When Fraud Becomes Fashionable


Listen to this StoryThe Daily Herald reports that two sisters pleaded guilty on October 20, 2015, to stealing students’ identities in order to steal $300,000 in fraudulent student aid from the U.S. Department of Education. (Although they reportedly never attended classes at the institutions they facetiously registered with, these fraudsters evidently took a lesson or two about how to conduct identity theft.)

The story details how the sisters were part of a larger conspiracy, involving two other women who together stole identities and shared illegally obtained student aid funds between January 2012 and February 2013. The fraudsters registered for classes at a local college and an online university, but reportedly never attended class. They reportedly spend much of the money they earned on personal items. Some of these items were remarkably expensive, including shoes made by famous designer brands. (You’re shocked, right?)

According to the story, the fraudsters obtained their funds in the form of checks and debit cards issued by two banks, ranging from $7,000 to $13,000 in value. Their total haul resulted from claims made on behalf of dozens of stolen identities. Reportedly, when police searched the home that one of the sisters involved in this case shared with one of her co-conspirators, police discovered stolen personal information belonging to more than 50 people. (That’s how $7,000-$13,000 becomes more than $300,000.)

Two of the four fraudsters involved in this scheme were previously sentenced in 2014 to prison – one for nine years and the other for five years. The two sisters in this case both received sentences of 10 years in prison, and they were also ordered to repay $319,000 in restitution.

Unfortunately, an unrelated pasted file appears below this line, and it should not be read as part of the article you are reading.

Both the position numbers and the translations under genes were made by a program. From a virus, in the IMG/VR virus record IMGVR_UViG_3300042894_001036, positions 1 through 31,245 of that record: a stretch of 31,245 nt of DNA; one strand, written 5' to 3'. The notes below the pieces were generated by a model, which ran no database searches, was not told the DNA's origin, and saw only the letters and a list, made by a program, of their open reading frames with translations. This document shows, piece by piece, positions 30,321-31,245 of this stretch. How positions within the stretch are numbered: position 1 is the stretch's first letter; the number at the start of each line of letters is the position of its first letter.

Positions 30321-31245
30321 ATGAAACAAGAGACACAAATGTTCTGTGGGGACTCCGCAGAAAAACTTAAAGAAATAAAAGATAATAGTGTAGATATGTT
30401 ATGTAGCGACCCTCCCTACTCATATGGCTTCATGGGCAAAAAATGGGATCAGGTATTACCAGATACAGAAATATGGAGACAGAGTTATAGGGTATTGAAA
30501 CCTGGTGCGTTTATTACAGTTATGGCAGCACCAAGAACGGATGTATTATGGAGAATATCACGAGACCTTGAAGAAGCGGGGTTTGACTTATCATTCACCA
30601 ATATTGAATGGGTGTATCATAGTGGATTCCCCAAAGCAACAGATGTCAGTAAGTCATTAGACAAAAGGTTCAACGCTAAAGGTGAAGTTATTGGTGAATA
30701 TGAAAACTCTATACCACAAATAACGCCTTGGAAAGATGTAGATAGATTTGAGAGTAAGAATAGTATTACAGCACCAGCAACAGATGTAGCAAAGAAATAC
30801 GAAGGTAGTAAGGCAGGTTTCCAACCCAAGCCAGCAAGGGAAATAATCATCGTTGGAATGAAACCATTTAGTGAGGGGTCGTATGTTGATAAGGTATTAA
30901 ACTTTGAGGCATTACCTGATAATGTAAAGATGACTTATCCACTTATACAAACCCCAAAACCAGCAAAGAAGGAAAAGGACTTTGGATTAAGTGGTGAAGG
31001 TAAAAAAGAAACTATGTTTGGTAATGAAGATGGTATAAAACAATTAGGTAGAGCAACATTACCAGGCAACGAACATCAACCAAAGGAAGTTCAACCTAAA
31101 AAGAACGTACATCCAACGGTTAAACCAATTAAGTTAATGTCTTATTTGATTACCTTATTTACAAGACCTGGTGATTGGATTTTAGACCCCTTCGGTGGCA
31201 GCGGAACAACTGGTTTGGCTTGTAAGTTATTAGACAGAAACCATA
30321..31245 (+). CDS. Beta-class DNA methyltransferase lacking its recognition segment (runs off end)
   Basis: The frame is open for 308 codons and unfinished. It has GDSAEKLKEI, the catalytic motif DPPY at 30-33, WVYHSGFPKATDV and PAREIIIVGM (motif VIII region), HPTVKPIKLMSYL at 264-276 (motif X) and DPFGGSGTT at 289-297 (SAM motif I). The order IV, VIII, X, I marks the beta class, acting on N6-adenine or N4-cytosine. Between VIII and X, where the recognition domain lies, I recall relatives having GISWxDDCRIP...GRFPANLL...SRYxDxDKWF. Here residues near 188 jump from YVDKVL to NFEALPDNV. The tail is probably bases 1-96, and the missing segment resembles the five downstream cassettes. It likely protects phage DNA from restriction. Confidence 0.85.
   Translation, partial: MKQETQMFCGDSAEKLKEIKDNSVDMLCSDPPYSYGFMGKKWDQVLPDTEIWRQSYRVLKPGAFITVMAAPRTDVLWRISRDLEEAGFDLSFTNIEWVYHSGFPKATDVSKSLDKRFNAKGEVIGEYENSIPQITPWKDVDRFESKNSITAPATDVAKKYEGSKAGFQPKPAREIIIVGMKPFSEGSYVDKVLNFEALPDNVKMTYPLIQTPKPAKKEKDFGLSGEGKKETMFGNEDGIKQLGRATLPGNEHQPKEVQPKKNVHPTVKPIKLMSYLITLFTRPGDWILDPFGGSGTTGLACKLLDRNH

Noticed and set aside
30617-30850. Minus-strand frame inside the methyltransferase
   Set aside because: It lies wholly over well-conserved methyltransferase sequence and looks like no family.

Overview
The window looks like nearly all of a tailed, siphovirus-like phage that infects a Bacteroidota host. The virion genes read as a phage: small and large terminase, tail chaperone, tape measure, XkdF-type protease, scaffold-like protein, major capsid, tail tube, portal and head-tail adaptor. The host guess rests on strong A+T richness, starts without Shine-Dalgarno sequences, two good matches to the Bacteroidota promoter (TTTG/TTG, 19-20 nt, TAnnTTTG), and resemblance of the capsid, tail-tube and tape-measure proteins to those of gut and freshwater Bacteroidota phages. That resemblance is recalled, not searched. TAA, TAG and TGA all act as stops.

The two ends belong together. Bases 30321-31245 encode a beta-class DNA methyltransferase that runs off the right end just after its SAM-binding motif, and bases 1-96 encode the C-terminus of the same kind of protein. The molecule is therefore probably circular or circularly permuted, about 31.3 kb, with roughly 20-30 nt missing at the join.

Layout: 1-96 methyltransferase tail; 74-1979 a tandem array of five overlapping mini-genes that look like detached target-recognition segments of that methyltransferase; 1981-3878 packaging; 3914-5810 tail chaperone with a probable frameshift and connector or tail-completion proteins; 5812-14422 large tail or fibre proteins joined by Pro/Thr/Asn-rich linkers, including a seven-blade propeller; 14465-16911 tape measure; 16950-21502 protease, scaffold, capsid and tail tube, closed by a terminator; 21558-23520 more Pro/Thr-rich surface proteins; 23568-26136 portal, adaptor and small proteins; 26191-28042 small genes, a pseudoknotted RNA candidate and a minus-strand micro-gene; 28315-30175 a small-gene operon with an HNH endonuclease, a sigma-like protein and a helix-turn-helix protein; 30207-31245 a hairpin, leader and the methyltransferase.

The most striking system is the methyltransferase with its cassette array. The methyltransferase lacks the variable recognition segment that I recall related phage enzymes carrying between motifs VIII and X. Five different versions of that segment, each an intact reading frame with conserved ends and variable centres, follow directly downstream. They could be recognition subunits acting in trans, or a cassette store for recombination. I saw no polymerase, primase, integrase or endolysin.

Instead of doing the work of going to class, getting good jobs and becoming productive and prosperous members of society, these fraudsters cashed in on the identities of others and stole their way to a better life. Now that life is behind bars – and there are no designer shoes there.

Source: Today’s ”Fraud of the Day” is based on an article titled, ”Glendale Heights woman and sister plead guilty to student loan fraud scheme,” written by Erin Hegarty and published by The Daily Herald on October 20, 2015.

A Glendale Heights woman and her sister pleaded guilty Tuesday in DuPage County to stealing students’ identities and using them to acquire more than $300,000 in student aid from the U.S. Department of Education, according to a news release from Illinois Attorney General Lisa Madigan.

Olympia Blue, 34 of Glendale Heights and her sister Dasia Blue, 30, of Monee, were sentenced to 10 years in prison and ordered to pay $319,000 in restitution. Authorities say they used the money they got from the federal government to buy personal items including an $800 pair of Jimmy Choo shoes.

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Larry Benson, Senior Director of Strategic Alliances, LexisNexis Risk Solutions - Government

Larry Benson is responsible for developing strategic partnerships and solutions for the government vertical. His expertise focuses on how government programs are defrauded by criminal groups, and the approaches necessary to prevent them from succeeding.

Mr. Benson has 30 years of experience in sales and business development. Before joining LexisNexis® Risk Solutions, he spent 12 years founding and managing two software technology startups. During the 1990s he spent 10 years as a Regional Director helping to grow a New England-based technology company from 300 employees to 7,000. He started his career with Martin Marietta Aerospace working on laser guided weapons and day/night vision systems.

A sought-after speaker and accomplished writer, Mr. Benson is the principal author of “Fraud of the Day,” a website dedicated to educating government officials about how criminals are defrauding government programs. He has co-authored WTF? Where’s the Fraud? How to Unmask and Stop Identity Fraud’s Drain on Our Government, and Data Personified, How Fraud is Changing the Meaning of Identity.

Benson holds a Bachelor of Science in Physics from Albright College, and earned two graduate degrees – a Master of Business Administration from Florida Institute of Technology, and a Master of Science in Engineering from Lehigh University.